Fatigue in transport: a review of exposure, risks, checks and controls*

Publisher's full text
Ross Owen Phillips
Göran Kecklund
Mikael Sallinen

Human fatigue continues to threaten safe transport. There are claims that employers of operators should do more to mitigate the risks, and several regulators are promoting fatigue-risk management in the context of safety management systems (SMS). The current paper reviews fatigue-related risk and exposure factors and control measures for operators of land- and sea-based transport forms. Our review identifies 13 types of measures for the monitoring or control of fatigue risks: optimal staffing; optimal schedule design; optimisation of breaks/naps; monitoring of actual hours worked; optimisation of work content; monitoring and feedback of actual sleep; health screening and treatment; promotion of recovery from work; fitness-for-duty testing; monitoring of fatigue symptoms while operating; control of fatigue while operating; performance monitoring and assistance; and fatigue-proofing. We also identify two systemic measures needed to anchor risk mitigation in SMS: organisational learning and training/other. By structuring monitoring and control measures along Dawson and McCulloch’s [Managing fatigue: It’s about sleep. Sleep Medicine Reviews, 9(5), 365–380] fatigue-risk trajectory, a framework is obtained that acts as a guide for fatigue-risk management by transport employers. To inform transport managers further, evaluations are needed of the effectiveness of individual control measures as well as whole fatigue-risk management interventions.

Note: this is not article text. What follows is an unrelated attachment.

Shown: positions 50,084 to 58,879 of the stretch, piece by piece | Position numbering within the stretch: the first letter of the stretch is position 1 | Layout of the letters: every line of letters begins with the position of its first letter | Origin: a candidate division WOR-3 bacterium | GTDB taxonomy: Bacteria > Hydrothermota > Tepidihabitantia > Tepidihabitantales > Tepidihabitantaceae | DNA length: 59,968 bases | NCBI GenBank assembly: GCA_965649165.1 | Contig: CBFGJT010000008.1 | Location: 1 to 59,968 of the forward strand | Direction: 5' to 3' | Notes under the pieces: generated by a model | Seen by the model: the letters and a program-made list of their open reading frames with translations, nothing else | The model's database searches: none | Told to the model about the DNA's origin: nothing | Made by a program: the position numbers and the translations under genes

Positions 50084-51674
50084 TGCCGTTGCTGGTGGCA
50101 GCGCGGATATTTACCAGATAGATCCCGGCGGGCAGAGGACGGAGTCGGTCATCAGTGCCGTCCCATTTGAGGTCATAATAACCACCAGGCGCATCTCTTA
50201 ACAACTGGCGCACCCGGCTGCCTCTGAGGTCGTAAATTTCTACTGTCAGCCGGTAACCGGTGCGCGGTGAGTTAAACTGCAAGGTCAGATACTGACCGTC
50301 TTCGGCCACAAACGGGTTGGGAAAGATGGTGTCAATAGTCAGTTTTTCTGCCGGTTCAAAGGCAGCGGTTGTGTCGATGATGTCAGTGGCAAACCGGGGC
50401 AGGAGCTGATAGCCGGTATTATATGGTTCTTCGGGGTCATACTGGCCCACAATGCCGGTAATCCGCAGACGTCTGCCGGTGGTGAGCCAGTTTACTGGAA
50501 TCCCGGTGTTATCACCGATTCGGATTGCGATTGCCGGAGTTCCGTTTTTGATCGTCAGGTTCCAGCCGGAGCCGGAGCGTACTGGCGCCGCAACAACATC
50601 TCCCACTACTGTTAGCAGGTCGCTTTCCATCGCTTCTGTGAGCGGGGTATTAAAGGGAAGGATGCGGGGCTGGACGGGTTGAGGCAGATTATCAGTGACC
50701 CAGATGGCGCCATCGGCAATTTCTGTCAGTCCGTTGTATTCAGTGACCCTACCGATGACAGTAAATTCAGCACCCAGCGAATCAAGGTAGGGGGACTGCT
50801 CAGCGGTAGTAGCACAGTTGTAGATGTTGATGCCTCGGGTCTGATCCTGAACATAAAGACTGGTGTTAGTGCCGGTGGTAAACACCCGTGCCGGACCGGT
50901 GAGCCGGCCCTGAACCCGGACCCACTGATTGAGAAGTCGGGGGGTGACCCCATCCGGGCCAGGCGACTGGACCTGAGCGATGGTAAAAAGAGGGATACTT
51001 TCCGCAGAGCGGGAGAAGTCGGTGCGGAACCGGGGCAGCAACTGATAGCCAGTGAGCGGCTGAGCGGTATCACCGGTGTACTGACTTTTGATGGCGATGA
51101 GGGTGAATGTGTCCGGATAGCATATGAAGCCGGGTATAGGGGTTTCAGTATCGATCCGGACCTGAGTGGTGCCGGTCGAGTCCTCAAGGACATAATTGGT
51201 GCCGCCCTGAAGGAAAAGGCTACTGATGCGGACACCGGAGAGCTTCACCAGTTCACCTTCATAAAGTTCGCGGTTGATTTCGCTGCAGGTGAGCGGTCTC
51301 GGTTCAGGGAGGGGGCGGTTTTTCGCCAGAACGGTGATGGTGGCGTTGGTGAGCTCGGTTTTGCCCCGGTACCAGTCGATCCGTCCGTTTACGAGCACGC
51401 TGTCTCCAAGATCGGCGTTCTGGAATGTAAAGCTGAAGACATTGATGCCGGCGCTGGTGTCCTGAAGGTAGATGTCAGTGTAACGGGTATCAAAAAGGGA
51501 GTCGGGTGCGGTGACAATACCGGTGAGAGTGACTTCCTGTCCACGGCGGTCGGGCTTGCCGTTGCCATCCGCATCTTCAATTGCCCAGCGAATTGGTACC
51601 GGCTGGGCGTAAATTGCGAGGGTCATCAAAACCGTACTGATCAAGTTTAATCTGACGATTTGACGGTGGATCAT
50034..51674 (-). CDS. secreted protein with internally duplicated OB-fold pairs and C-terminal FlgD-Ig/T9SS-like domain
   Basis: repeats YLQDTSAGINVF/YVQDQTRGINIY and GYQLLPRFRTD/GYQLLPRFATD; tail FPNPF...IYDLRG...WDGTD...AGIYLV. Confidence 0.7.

The 6st Humanist Conference

The 6th HUMANIST Conference will take place 13-14 June 2018 in the Hague, The Netherlands. The scope of the conference covers a wide range of topics on Human Factors in Transport. Tania Willstrand and Alexander Eriksson will present their research results.



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